Small dogs that typically measure from 20cm to 25cm and weigh between 3kg and 7kg, Pomapoos are larger than their Pomeranian relatives but are still undoubtedly ‘pocket-sized’. They are generally sturdier and more robust than Pomeranians but maintain a fine bone structure and a sophisticated conformation. Indeed, many people see this as a positive thing, as Pomapoos are more resilient to rough and tumble play.

Pomapoos have relatively small, cute faces and exhibit a variety of ear types. Some maintain the erect Spitz-type ears of the Pomeranian, while others may have semi-erect or even completely pendulous ears. Their eyes are round and dark, with a merry and inquisitive expression. Their short legs support a compact, neat body that ends in a tail that may hang straight out or curl along their back.

The beautiful coat of the Pomapoo is one of their most desirable features, usually consisting of wavy or crimped fur that is medium in length and soft to the touch. Some will have slightly thicker fur on their ears and tail. Solid coat colours, such as cream and brown, are common, though dogs can also have two tone coats and patches of different coloured fur.

Character & Temperament

A dog that relies on human companionship for their happiness, this is not a breed to be kept outdoors. They relish spending time with their family, often wanting to sit as close as possible to them (which may well mean taking up residence on their lap!). This friendliness might extend to other people but it is also possible for the Pomapoo to be guarded around strangers and it can take them some time to warm up to new arrivals. Owners can increase their acceptance of other people and animals by exposing them to a large number when they are maturing, during their vital socialisation period.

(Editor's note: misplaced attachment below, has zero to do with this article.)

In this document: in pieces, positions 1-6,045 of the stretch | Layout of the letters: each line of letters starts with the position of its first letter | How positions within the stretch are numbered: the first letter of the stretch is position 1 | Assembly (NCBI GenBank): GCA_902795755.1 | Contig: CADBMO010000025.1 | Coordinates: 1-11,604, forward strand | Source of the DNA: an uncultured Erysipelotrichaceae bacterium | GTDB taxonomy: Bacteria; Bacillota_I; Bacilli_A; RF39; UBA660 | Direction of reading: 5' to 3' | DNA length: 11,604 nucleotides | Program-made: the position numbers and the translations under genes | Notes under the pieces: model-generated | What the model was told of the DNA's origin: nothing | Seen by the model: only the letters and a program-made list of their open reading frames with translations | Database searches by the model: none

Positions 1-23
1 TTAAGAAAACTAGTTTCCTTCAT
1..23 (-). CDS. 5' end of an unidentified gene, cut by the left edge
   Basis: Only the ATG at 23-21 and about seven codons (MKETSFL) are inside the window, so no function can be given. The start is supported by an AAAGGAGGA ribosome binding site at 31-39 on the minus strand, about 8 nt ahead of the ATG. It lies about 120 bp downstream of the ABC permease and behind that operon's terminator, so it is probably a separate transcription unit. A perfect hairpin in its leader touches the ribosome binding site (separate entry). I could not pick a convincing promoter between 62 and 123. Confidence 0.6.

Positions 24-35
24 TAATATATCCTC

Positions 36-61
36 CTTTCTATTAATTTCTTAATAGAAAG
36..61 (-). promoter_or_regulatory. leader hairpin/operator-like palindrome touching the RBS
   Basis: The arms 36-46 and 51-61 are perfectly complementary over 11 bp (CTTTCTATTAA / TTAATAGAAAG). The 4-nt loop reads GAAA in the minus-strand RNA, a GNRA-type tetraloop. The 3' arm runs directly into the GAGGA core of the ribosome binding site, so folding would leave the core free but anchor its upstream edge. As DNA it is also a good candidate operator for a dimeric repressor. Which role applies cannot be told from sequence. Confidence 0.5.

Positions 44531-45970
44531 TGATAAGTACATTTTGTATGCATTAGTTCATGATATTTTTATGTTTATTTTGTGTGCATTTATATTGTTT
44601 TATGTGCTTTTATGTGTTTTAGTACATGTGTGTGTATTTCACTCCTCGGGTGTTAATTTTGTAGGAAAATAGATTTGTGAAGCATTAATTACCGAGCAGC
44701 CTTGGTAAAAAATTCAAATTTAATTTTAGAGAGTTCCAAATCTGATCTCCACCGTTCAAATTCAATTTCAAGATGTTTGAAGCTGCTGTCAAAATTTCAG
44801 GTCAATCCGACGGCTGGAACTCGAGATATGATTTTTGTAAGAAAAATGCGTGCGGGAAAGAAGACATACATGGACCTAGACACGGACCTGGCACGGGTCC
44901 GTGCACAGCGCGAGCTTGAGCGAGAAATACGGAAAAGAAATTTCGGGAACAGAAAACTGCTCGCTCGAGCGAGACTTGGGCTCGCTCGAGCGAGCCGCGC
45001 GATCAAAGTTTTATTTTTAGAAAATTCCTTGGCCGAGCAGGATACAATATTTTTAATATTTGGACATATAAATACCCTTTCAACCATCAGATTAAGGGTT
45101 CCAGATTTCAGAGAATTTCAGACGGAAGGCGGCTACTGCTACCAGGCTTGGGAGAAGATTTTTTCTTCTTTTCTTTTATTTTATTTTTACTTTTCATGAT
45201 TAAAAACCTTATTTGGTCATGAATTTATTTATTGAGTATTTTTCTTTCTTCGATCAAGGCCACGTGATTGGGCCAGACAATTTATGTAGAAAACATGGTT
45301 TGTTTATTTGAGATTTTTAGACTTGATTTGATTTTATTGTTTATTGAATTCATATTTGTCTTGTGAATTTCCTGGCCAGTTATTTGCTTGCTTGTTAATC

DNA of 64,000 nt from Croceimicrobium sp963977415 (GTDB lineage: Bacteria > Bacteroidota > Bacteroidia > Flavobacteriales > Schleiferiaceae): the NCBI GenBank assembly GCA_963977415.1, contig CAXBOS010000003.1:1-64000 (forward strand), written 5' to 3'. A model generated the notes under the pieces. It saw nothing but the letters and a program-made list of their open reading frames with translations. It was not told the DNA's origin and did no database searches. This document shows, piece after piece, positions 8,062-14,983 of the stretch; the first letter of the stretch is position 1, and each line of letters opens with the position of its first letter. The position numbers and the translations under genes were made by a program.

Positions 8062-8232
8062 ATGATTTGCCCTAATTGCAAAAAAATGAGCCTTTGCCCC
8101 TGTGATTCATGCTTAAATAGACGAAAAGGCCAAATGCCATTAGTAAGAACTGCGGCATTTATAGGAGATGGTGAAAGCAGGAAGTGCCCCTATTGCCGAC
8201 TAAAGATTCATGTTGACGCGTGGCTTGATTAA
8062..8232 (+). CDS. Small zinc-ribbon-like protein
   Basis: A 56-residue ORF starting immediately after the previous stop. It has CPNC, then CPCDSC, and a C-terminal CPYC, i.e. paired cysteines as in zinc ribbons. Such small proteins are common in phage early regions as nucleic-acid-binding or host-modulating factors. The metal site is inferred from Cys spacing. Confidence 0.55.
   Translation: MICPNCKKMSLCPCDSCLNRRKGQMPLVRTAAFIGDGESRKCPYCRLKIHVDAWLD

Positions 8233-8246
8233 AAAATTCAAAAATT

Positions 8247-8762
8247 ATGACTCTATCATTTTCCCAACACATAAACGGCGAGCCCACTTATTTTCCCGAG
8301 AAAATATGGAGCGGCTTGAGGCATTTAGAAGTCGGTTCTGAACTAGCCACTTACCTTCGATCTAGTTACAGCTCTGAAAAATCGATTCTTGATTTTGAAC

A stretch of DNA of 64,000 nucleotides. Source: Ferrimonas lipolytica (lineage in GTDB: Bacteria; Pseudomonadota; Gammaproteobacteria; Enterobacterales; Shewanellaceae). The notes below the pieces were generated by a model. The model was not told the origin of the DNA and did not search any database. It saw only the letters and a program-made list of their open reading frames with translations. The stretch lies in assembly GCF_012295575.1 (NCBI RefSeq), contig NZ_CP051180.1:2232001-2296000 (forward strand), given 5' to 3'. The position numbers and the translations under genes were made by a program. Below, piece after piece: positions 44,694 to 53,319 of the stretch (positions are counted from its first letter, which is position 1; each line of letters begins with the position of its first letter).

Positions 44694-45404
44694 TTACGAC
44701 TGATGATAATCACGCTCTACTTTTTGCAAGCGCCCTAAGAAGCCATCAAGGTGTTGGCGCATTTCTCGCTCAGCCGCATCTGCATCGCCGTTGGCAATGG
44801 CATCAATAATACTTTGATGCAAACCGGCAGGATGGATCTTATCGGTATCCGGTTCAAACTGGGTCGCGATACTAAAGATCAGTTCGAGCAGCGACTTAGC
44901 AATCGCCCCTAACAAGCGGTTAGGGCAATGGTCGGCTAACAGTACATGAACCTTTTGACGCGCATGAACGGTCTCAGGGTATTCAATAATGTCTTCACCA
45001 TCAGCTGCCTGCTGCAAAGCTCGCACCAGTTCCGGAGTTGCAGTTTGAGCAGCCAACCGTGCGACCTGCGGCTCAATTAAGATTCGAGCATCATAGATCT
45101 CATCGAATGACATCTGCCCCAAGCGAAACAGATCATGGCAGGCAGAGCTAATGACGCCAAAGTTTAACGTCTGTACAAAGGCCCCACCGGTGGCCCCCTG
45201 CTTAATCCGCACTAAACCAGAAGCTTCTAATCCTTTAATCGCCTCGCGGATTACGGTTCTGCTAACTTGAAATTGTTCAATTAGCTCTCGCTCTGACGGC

Wily and intelligent, not much gets past the Pomapoo and one doesn’t have to spend a long time in their company to realise that they are smarter than the average canine. They are always acutely aware of their surroundings and on the lookout for anything out of the ordinary. This trait makes them quite good watch dogs, but they are too small and affable to ever be trained as guard dogs.

Most owners will agree that the Pomapoo makes a delightful friend to young children and is tolerant of their shouting and unpredictability. It would be rare for a Pomapoo to be innately aggressive, but owners must be responsible and ensure that children are taught how to respect dogs and are never left unsupervised in their company. Even the most placid dog can be pushed to snap if a child constantly ignores its body language and warnings when it is uncomfortable or unhappy with a situation.


Photo of Pomapoo puppy
Thegreatpretender68 / Wikipedia.org